Prior to this payment, however, certain judgment creditors of the La Crosse & Milwaukee Railroad Company filed in the United States District Court for Wisconsin a creditor's bill against the present complainants, alleging that the sale by Barnes was fraudulent and void and praying that it might be set aside as such and that the complainants might be enjoined from any further interference with the property or franchises of the La Crosse & Milwaukee Railroad Company. This suit had been pending for some considerable period, and was pending here on appeal -- the case of James v. Railroad Company [Footnote 2] -- when the complainants paid their money into court, as before stated, and, some time after its payment and distribution, a decree was made on said creditor's bill, in accordance will the prayer thereof, and directing that the property should be resold, and the proceeds
applied, after payment of prior liens, to the satisfaction of the judgments on which the creditor's bill was founded.
The complainants accordingly now asked to have their money returned to them on the ground that they paid it under a mistake. Their allegation was that they supposed they owned the property when they did not; that they supposed they were lifting an encumbrance off of their own property when they were, in fact, lifting it off of property decided to belong to other parties. Their bill, speaking of the order allowing them to pay the amount of the decree, represented that the
"said order was made by this court upon the understanding and theory entertained and believed by the judges of said court, and by your orator, and by all persons and parties interested in said cause, that your orator was the owner of said equity of redemption."
And again, that
"your orator paid said sum of money into this court, this court distributed the same, and the several persons hereinbefore named in that behalf received the same with, upon, and under, and only with, upon, and under, the belief, understanding, and theory, that your orator was the owner of the equity of redemption of the mortgaged premises and property in said cause, and that your orator was thereby paying and extinguishing a lien, charge, and encumbrance upon property owned by your orator as aforesaid."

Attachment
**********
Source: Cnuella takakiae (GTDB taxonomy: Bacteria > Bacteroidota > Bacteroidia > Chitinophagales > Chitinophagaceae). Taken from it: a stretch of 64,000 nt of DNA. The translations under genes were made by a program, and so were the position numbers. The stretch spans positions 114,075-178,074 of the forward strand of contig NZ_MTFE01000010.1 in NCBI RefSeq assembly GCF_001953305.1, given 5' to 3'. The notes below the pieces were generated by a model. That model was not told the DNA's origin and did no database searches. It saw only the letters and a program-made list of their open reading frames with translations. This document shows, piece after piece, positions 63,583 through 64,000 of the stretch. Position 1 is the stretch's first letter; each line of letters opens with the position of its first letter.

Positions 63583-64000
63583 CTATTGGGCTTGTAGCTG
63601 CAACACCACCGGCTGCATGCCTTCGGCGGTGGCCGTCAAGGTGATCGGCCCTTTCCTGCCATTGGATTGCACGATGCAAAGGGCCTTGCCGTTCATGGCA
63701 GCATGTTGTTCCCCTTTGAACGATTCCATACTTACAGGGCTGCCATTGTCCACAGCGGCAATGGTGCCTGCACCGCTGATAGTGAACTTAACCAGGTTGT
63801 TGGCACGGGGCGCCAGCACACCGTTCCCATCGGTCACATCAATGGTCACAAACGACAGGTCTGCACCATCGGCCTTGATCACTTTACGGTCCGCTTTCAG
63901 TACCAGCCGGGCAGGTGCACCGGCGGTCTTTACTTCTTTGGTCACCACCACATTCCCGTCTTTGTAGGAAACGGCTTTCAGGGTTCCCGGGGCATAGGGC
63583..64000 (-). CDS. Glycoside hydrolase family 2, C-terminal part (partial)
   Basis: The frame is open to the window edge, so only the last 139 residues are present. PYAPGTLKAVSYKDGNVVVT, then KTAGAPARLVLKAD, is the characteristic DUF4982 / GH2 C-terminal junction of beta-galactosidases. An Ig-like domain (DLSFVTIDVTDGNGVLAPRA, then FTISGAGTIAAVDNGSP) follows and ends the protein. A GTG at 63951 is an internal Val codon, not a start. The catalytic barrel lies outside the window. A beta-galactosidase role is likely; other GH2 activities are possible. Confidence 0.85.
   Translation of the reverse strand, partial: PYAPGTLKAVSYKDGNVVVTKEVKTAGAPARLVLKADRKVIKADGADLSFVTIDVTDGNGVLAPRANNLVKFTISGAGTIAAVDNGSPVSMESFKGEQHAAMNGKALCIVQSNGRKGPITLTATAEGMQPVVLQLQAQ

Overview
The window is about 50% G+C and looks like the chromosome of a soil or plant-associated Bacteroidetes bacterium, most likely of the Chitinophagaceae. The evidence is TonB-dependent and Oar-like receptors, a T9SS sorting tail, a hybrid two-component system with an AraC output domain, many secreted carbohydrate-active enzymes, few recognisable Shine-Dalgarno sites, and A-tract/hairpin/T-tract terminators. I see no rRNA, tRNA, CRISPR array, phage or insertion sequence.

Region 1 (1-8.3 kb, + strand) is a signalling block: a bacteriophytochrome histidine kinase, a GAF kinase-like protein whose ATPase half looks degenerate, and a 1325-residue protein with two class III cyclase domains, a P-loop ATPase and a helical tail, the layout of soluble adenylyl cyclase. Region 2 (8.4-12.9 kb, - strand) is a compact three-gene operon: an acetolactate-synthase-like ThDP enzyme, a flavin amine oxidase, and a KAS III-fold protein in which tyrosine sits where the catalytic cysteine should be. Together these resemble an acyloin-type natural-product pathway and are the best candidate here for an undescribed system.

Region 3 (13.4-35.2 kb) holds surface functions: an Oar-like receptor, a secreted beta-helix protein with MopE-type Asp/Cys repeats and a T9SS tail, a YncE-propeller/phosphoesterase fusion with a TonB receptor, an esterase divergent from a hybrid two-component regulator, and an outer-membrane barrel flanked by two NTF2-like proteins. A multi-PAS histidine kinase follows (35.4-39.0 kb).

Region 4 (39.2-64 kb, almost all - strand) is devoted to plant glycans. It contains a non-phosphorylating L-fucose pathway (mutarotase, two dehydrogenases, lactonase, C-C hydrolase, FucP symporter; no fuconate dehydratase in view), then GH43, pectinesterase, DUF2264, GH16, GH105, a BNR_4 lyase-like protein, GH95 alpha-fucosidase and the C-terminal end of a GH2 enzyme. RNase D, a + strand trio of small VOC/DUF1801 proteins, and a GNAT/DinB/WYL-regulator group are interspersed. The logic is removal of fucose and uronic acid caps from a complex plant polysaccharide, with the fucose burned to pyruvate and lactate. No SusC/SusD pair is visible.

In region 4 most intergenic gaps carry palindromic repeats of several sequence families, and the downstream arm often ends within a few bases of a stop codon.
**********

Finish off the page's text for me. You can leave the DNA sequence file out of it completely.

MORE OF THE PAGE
It further stated that
"after paying the money, your orator for the first time discovered that the said foreclosure of the Barnes mortgage was fraudulent and void as to the creditors of the La Crosse & Milwaukee Railroad Company, and as against the said last-named company, and that, in fact and in law, your orator never was the owner of the said equity of redemption, and that the payment made by your orator into court, and the distribution of the said moneys and the receipt thereof by the said defendants was made, had, and received in mistake of fact as aforesaid."
The bill further stated that Russell Sage, one of the defendants, who received a large portion of the money paid into court, was also a large holder of bonds under the Barnes mortgages, and had advised and encouraged the sale by
Barnes, and participated in the organization of the complainants' company, and alleged further that the board of directors of the corporation complainant became totally changed, and was at the time of such payment wholly composed of persons who had not participated personally in the foreclosure of the Barnes mortgage, and that a large majority of the stockholders and directors at the time of the said payment were persons who had no interest at the time of the foreclosure and no participation in the proceedings.
The defendants demurred to this bill, and on the hearing of the same the demurrer was sustained, and the bill dismissed. From the decree dismissing the complainants' bill, this appeal was taken.